Twenty-five enthusiastic students from Jackson Public Schools, Canton Public Schools, and The Piney Woods School recently completed specialized training offered by the Margaret Walker Center at Jackson State University through the Catherine Coleman Literary Arts, Food, and Justice Creative Writing Workshop Initiative.
Jackson native Kiese Laymon founded the Initiative last year in honor of his grandmother, Catherine Coleman. Laymon is professor of English and Creative Writing at Rice University and the author of three full-length books: a novel, Long Division (2013) and two memoirs, How to Slowly Kill Yourself and Others in America (2013) and the award-winning Heavy: An American Memoir (2018). He is also a MacArthur Genius Grant recipient.
The JSU workshop curriculum was designed by Dr. Shanna L. Smith, Interim Assistant Chair/Department of English, Foreign Languages, and Speech Communication, and Dr. Robert Luckett, Director of the Margaret Walker Center, to provide avenues and experiences for emerging Jackson and Mississippi future writers and journalists.
During the week-long workshop, June 4-9, 2023, students studied the art of writing poetry, fiction, and scripts with additional emphasis and exploration on food and justice initiatives. In-classroom instruction was held on the JSU campus in the Dollye Robinson Liberal Arts Building. Mid-week, Footprint Farms in west Jackson hosted a day-long agricultural experience to allow the young writers to get a firsthand look at “from farm to fork.”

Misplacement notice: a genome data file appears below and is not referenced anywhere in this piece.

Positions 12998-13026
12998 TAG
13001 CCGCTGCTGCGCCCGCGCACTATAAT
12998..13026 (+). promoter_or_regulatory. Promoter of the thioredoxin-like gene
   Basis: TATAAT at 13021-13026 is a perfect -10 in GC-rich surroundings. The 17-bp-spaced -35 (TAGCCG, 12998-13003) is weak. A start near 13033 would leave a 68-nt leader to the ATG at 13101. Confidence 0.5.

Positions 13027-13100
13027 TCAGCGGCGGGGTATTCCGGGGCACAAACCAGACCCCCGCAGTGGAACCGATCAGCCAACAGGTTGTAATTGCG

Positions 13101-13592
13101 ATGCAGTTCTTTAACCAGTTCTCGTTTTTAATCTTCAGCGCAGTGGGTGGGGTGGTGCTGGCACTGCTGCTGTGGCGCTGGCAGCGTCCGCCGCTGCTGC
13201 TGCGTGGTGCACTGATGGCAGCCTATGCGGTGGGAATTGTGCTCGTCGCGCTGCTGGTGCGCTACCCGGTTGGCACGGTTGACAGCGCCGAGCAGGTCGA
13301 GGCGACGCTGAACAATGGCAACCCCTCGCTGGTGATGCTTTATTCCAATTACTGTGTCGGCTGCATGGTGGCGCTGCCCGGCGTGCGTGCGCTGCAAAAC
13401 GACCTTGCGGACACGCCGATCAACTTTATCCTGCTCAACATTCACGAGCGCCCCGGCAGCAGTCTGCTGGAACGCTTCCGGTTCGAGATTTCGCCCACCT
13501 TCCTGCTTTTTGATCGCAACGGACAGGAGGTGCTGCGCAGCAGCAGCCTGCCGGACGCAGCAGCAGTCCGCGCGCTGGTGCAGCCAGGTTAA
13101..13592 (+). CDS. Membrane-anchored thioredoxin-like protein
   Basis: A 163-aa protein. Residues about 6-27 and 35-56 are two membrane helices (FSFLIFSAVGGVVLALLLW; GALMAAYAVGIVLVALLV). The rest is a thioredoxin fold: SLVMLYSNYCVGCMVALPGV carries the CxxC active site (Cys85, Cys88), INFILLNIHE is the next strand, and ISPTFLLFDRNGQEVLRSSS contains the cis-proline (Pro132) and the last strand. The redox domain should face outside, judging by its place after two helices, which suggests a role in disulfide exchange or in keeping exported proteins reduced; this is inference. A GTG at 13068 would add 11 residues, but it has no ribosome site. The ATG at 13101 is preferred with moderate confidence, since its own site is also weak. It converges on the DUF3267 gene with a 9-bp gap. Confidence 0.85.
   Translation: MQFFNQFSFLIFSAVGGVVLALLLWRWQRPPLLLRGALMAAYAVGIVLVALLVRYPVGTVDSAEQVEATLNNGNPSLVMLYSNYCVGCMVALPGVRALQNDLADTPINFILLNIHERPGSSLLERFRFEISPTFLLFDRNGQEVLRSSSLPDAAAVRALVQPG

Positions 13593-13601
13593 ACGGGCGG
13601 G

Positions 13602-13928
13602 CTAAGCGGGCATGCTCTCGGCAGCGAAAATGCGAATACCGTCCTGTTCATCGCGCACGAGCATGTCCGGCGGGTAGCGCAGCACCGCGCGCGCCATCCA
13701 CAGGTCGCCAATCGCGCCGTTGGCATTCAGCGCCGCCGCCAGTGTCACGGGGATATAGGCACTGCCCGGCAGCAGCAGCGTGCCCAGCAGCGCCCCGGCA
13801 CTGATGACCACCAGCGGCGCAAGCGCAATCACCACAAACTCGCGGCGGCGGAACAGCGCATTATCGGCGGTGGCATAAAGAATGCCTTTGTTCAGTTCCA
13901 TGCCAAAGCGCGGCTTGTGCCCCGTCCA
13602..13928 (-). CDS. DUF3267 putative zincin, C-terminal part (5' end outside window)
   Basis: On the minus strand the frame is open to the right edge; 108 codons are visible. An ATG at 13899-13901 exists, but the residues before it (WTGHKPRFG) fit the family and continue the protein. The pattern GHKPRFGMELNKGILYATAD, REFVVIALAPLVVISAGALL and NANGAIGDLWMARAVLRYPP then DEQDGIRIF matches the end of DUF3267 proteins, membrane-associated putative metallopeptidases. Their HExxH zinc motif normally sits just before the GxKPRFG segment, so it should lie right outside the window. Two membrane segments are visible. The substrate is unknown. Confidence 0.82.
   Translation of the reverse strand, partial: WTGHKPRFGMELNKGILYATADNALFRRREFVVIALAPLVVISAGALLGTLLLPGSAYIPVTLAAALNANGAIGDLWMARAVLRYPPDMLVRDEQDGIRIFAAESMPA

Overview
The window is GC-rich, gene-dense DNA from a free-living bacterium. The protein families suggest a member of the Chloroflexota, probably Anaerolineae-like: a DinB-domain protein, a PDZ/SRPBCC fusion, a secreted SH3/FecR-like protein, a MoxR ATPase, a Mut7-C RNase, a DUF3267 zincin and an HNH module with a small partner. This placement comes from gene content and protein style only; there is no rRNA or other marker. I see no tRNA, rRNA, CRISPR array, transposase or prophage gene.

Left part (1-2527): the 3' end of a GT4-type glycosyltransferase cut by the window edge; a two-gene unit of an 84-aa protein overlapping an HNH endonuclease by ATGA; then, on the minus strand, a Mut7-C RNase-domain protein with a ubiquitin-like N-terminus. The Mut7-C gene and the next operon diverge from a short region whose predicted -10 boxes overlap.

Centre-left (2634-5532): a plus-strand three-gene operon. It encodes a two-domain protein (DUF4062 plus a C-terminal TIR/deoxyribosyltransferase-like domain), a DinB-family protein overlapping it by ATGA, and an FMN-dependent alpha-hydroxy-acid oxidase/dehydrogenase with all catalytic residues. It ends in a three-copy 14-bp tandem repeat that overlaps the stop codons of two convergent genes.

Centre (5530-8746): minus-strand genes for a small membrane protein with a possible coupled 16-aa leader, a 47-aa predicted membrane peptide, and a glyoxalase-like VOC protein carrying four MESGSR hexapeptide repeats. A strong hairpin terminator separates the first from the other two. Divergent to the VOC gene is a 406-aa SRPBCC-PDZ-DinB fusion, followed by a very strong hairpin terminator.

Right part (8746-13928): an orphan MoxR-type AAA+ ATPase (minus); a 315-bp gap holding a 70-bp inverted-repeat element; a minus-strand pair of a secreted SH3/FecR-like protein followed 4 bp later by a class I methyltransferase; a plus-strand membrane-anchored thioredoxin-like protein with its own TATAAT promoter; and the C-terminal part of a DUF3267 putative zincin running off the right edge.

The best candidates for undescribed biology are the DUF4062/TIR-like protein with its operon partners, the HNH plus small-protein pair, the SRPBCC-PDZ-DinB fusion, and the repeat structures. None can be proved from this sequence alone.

On the final day, Kiese Laymon, via Zoom, added a personal touch to the students’ experience as he shared his journey as a writer. He also announced the writing workshop will remain at the Margaret Walker Center at JSU and committed to match up to $50,000 in donations to the program for the next month. “My grandmama sent all her daughters to Jackson State. This initiative will continue to help young folks in Jackson become the next Danielle Buckingham or Leslie McLemore Jr., two of the greatest young artists in Mississippi,” he told his inaugural class.
Laymon’s investment in Mississippi’s youth mirrors that of his grandmother, who stayed and fought for a better future for the state’s children rather than leave for promises of greater freedom and opportunities through the Great Migration to the North.
“This city and Margaret Walker had major impacts on Kiese’s life and career, and we are so proud that he decided to entrust us with carrying out the momentous work of the Catherine Coleman Literary Arts, Food and Justice initiative,” said Dr. Luckett. “The incredible honor of being a MacArthur Fellow is so well deserved and will bring great recognition to him and to this program now permanently settled on our campus.”
Tax-deductible donations to the Coleman program can be made by visiting the JSU Development Foundation website and selecting the Catherine Coleman Fund under “General Designation.”
For more information, contact Dr. Luckett and the Margaret Walker Center at email@example.com or 601-979-3935.